The Seminar, Book XVII, The Other Side of Psychoanalysis


By Claudia Iddan

[…] it is not the same thing to say that the unconscious is the condition of language as it is to say that language is the condition of the unconscious.  Language is the condition of the unconscious – that’s what I say.

Lacan, Jacques, The Seminar, Book XVII, The Other Side of Psychoanalysis, ed. J.-A. Miller, tr. R. Grigg, W.W. Norton & Co, London/New York, 2007, p. 41.


The unconscious makes it possible to situate desire. That is the meaning of the first, already quite complete, step Freud took, which was not merely implied but in fact fully articulated and developed in the Traumdeutung. This is already acquired knowledge when, at a second stage that opens with Beyond the Pleasure Principle, he states that we must take into account this function called what? – repetition.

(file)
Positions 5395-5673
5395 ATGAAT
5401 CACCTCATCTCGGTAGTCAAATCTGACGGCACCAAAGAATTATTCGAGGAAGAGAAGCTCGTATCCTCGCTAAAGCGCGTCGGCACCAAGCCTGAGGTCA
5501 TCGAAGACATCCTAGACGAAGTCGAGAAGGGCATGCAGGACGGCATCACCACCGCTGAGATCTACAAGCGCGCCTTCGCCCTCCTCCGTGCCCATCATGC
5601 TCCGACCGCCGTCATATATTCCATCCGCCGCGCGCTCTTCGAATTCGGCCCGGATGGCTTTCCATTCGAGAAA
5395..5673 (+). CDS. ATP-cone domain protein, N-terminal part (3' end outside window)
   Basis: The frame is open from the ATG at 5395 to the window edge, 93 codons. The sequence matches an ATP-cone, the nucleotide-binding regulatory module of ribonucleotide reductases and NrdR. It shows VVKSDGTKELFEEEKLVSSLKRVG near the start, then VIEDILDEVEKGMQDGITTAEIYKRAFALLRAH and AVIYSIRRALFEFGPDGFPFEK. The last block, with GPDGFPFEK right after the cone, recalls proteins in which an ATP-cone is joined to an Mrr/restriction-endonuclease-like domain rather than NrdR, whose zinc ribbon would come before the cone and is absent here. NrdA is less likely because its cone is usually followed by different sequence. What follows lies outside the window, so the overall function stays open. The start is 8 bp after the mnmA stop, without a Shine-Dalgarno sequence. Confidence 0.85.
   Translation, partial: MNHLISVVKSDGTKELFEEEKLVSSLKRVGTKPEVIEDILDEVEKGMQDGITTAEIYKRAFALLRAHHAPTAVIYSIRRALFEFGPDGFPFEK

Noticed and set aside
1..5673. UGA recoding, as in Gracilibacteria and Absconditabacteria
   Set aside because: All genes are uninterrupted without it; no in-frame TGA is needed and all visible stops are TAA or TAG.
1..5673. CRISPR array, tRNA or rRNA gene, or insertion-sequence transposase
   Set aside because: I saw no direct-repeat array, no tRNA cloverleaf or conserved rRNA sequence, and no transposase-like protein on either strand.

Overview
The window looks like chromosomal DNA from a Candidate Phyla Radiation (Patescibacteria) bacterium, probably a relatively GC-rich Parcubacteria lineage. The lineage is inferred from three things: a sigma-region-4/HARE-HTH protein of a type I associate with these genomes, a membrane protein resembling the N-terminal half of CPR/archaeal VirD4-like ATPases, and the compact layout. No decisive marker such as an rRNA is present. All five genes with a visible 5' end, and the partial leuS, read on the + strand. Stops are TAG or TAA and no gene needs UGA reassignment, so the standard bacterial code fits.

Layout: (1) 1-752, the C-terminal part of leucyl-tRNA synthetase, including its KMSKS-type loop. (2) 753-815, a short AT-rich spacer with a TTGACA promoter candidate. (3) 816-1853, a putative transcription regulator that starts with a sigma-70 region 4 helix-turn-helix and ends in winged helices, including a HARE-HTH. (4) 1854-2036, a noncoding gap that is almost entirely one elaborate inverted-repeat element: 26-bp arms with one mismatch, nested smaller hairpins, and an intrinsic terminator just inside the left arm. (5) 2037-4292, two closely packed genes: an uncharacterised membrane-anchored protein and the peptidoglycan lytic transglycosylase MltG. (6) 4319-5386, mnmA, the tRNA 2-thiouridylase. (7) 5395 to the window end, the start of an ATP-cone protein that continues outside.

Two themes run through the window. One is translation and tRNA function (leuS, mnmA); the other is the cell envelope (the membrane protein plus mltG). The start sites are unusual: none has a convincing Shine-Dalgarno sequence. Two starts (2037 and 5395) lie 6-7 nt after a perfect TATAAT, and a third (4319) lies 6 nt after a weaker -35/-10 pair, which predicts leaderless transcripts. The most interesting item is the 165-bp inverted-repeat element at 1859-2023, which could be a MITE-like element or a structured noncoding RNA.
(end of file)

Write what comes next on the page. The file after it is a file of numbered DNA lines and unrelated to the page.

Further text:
Ibid., p. 45.


For the analysand who is there, in the $, the content is his knowledge. We are there in order to get to the point where he knows everything that he does not know even as he knows it. That’s what the unconscious is. For the psychoanalyst the latent content is on the other side, in S1. For him the latent content is the interpretation that he is going to give, insofar as it is, not this knowledge that we discover in the subject, but what is added on to it to give it a sense. This remark could be useful for some psychoanalysts.

Ibid., p. 113.